One of the greatest aspects of enjoying premium cigars is the unique, personal experience. You wouldn't believe the amount of decision making that takes place when an individual chooses how to enjoy his or her cigars. I'm not just talking about their pre-lighting or smoking rituals, but the many factors that must be decided long before the cigars are actually lit. Each enthusiast must first select cigars to purchase and enjoy, then decide how to store them once at home. High or low humidity storage, long or short term aging, proper temperature control, stock rotation, and many other concepts surrounding cigar care are hotly debated in the cigar community. The only truths that exist surrounding these various philosophies are that there are no truths, only individual personal preferences, and that's what makes being a cigar enthusiast so exciting! One of the most controversial storage questions still remains today: the great cellophane debate, a question we hear on a nearly daily basis. Should I keep the cellophane on or off my cigars?

Cigars have been around for over 500 years. Relative to this time frame, wrapping cigars in cellophane before shipping from production facilities is still a fairly new concept having been developed by the Newman Family in the first half of the 20th century. The advent of cellophane prevented damage when shipping and also preserved freshness. Removing or not removing the cellophane from your cigars before putting them into your humidor remains a personal decision, but there are pros and cons to each. In deciding which route is right for you, consider the following:

How Important Is Aging To You?

It is true that cellophane slows the natural aging process of a cigar. While cellophane breathes, it does inhibit the maturation process. If you prefer to save your cigars for extended periods of time to achieve certain flavor and construction characteristics, changes will happen much faster without cellophane. Conversely, if you enjoy your cigars within a few months of purchase on a routine basis, keeping them in cellophane or not will have little to no impact on your cigar's flavor or performance, so you might as well keep it on.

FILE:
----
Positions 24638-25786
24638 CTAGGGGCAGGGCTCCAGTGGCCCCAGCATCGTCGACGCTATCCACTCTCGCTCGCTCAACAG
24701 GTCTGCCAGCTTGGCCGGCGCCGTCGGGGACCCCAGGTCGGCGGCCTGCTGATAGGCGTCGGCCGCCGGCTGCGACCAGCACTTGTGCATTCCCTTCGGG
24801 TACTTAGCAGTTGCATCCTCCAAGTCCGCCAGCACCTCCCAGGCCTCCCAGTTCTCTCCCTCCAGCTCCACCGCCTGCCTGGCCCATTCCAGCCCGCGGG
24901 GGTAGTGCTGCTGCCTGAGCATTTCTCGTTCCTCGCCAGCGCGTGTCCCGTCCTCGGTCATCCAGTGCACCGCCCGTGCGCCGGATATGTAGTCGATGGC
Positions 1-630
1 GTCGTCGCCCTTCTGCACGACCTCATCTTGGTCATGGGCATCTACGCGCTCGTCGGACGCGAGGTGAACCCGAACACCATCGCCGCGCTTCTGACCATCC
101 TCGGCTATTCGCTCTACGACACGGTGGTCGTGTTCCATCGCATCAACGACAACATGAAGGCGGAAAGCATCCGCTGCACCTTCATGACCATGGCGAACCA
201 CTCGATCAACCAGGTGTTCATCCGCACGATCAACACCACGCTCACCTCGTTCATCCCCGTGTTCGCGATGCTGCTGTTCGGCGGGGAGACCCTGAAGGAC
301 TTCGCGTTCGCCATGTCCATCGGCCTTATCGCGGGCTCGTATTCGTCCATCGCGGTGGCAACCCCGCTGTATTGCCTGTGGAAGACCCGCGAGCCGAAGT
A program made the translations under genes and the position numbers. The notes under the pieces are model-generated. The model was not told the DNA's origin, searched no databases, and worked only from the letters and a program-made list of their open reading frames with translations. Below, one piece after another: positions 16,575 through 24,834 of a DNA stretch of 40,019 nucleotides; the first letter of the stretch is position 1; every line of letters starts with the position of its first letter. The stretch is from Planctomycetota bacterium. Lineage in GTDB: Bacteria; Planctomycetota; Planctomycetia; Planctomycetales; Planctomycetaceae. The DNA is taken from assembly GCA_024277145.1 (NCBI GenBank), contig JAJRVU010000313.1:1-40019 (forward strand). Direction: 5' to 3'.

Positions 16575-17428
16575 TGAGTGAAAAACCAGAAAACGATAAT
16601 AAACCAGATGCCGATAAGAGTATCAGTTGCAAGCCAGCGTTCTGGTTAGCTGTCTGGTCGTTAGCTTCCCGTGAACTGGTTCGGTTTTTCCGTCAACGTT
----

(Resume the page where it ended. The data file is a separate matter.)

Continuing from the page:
How Frequently Do You Handle Your Cigars?

If you're like me, you love checking on your collection. This involves the ocular check, but also picking up your sticks and running your hands over them. Over handling your cigars can have an adverse effect on their wrapper leaves; even the oils from your skin can change the flavor or cause burn problems, believe it or not. If you like to handle your cigars regularly, keep the cellophane on. This will ensure the cigar's flavor and construction remain in perfect condition.

Do You Take Your Cigars On The Go?

Unless you only enjoy cigars near your humidor or in your home, you may very often remove a stick from your humidor and put it in a travel case or slider bag, especially if you plan on taking it with you to your chosen destination. Cigars not wrapped in cellophane, particularly aged cigars, are much more susceptible to damage. If you're like me, you're the type of person who constantly keeps a cigar close by; be it in your shirt pocket, car, briefcase, you name it. Leaving the cellophane on will save you frustration.

Personally for me, cellophane is a matter of necessity. Unless you have a good reason to take the cellophane off of your cigars, you should leave it on. In my humble opinion, it adds a level of protection. That said; there are ways to have your cake and eat it too. When I bring a box of aging cigars home for my collection, I always save the cellophane after I remove it and store it near the box. Once my prized cigars are aged to my liking, I put the cellophane back on to slow the aging process in an attempt to freeze them right at my preferred optimum level of maturation. If cellophane slows aging, why not use it as a tool in nurturing your cigars? No matter what you choose, there is no right or wrong answer. It's your decision and as long as you are happy with your decision, that's all that matters.